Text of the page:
Choosing your content types

Having come up with a selection of content ideas for the year, the next stage is deciding how to deliver it.

Articles and blog posts

Written content that you publish on your website, or on another platform like LinkedIn, is a good way to get lots of information on one page and to give your clients practical guidance.

Blogs and articles can be either short-form or long-form, so you might want to give some thought to the mixture of these you plan to produce.

Short-form content is quick to put together and distribute, making it a relatively easy way to keep up frequent and regular content production. 

However, long-form content is much more effective for search engine optimisation, increasing your website’s chances of appearing prominently in a Google search. It also gives you an opportunity to show your depth of expertise.


If you’re looking to go beyond the written word, videos and webinars can add some variety to your plan. They’re also a good way to reach clients who prefer to consume information on the go.

For example, you could conduct an interview with a member of staff explaining the tax return process, or an instructional webinar on what to prepare for self-assessment.

Social media

As well as planning for more substantial pieces of content, part of your content plan should be keeping your social media accounts up to date. 

Try to find time each week to share the articles you’ve published, post updates as the tax return deadline gets closer, and link to any relevant news.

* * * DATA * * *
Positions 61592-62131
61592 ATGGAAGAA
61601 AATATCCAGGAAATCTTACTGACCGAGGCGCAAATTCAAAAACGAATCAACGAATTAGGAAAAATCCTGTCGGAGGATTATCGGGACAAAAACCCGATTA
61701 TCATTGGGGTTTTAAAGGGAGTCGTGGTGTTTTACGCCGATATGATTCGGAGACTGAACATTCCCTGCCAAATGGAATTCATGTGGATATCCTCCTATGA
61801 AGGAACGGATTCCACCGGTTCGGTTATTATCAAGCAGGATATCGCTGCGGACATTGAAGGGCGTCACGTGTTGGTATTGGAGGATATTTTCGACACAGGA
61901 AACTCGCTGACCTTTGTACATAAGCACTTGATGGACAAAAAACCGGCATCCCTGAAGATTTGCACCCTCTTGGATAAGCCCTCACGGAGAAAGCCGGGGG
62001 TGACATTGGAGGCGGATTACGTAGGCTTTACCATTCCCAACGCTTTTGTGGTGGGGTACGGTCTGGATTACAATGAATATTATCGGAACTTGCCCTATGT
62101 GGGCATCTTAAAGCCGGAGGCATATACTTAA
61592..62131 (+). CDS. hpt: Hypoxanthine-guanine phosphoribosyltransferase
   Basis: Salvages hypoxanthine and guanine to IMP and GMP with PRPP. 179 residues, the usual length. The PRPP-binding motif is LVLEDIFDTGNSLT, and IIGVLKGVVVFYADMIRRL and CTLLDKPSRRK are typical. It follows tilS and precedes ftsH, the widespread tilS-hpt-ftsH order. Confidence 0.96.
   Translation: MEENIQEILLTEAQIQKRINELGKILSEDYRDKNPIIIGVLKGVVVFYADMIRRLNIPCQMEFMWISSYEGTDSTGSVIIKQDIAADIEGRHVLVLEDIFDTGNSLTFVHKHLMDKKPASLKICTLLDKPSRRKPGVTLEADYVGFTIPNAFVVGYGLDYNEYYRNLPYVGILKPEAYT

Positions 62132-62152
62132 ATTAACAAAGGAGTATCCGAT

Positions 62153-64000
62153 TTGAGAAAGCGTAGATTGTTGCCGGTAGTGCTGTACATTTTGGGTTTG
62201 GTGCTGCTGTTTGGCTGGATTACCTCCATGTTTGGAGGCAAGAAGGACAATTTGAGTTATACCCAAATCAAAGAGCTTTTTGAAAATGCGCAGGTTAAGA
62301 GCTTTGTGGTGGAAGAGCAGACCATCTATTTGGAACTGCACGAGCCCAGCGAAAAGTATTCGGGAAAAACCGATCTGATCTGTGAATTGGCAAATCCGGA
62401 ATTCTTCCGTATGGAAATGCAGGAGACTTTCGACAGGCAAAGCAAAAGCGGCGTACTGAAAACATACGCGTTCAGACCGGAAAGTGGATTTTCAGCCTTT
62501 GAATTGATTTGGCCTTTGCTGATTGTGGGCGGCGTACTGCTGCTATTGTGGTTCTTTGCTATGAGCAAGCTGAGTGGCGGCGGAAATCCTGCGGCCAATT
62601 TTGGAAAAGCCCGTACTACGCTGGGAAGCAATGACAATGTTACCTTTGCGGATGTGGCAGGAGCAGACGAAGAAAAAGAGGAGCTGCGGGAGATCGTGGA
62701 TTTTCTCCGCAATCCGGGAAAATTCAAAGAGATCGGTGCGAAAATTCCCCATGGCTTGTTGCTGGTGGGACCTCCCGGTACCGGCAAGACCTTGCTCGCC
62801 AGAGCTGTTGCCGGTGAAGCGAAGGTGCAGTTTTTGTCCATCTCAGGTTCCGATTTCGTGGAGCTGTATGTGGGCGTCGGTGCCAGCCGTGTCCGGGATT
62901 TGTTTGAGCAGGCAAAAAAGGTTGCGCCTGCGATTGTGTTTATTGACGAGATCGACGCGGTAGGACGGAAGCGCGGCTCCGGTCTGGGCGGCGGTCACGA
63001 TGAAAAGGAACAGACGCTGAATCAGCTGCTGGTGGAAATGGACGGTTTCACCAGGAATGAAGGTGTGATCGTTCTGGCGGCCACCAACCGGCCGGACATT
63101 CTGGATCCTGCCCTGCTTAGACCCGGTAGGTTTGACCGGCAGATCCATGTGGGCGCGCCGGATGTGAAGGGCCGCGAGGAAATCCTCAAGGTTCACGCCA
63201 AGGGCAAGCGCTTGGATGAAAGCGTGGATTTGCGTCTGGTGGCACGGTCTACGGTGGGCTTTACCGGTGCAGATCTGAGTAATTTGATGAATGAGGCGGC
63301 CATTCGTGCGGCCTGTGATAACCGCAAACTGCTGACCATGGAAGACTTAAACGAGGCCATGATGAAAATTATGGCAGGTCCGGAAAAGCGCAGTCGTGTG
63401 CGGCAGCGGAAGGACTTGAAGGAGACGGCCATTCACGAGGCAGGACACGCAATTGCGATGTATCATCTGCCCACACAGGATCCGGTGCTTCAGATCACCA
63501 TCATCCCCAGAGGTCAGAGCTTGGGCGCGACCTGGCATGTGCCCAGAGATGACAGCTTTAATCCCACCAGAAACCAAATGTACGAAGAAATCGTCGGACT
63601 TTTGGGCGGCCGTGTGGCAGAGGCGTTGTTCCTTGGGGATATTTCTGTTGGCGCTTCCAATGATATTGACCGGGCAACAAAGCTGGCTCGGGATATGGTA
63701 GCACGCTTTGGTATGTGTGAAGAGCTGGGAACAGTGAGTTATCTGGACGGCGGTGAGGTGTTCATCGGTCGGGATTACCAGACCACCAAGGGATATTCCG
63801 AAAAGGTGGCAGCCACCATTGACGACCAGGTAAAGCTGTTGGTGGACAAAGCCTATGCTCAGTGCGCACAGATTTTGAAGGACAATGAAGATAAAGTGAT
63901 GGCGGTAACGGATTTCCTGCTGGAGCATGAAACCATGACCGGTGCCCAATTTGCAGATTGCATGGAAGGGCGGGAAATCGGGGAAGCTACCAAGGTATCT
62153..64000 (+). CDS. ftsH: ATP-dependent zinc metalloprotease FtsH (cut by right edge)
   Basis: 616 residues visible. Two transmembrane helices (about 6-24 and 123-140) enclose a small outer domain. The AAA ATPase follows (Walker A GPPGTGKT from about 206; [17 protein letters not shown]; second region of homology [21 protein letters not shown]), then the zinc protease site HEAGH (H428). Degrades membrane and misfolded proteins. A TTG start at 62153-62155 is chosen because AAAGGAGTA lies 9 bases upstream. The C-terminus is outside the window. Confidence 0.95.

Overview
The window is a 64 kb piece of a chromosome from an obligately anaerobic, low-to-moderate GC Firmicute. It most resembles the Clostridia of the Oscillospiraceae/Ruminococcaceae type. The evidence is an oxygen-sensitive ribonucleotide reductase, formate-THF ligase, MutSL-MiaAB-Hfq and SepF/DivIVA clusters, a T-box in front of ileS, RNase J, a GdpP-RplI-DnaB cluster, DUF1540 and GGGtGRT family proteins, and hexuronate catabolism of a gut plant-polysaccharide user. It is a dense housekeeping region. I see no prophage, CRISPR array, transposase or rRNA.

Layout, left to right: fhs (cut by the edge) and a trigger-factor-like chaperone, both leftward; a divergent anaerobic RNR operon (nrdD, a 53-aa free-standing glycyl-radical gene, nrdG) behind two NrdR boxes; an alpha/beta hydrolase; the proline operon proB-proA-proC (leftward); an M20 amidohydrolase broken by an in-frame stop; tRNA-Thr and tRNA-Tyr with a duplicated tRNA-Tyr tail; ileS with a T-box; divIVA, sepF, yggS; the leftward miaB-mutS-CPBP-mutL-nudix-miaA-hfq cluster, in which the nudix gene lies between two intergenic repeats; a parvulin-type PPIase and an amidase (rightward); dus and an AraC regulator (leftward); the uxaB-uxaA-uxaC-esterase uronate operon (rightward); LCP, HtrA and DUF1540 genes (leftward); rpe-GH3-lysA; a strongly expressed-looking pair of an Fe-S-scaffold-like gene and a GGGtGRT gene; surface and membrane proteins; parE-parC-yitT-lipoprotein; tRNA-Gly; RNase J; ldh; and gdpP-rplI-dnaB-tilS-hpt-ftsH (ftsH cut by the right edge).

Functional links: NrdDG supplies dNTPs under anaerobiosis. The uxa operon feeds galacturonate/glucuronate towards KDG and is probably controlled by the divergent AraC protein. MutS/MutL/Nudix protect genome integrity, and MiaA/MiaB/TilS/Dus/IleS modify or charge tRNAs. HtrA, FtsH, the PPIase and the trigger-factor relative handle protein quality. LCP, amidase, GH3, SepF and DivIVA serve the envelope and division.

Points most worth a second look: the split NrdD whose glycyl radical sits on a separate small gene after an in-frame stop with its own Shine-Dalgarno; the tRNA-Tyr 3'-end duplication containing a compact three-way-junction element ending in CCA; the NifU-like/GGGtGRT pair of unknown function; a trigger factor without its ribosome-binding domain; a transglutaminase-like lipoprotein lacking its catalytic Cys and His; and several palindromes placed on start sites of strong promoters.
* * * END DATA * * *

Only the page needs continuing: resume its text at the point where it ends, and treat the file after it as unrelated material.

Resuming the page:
Images and infographics work well for expressing a clear message on social media, so you could put some of these together at the start of the year and schedule them over time. 

Don’t worry too much about being repetitive or sharing the same article twice – the window in which clients might see one post about the self-assessment deadline is very narrow. 


Social media may not be the best way to reach everyone, so don’t forget about email communications. 

You could use a CRM to schedule in personalised email reminders to your clients, but you could also send out a regular newsletter, and use this as an opportunity to link back to self-assessment content on your website.

Putting it all together

Finally, you’ll need to turn all of your planning into something that you can use. It’s up to you how you do this, but one method is to create a calendar on Excel or Google Sheets, with space to list the date, the title of the content, a description, a deadline, and any other relevant details.

The content you plan on self-assessment content should form just one part of your wider content strategy, so when you’re building your annual calendar, think about the other services or key events you want to promote. 

Put it to the test. By engaging your clients engaged with relevant content, it should be much easier to communicate with them when the next tax return season comes around.

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By Laurence Vogel
11th Feb 2020 12:47

Interesting post Melissa. Fits in nicely with a talk I am giving this year to accountants titled 'How to sell yourself as an accountant through content' which covers what content marketing is, what types of content is relevant for clients of a practice and how to get that content out there and generating cut-through.

Ultimately, your post is about making life easier in a practice, but improving their overall image to clients and beyond.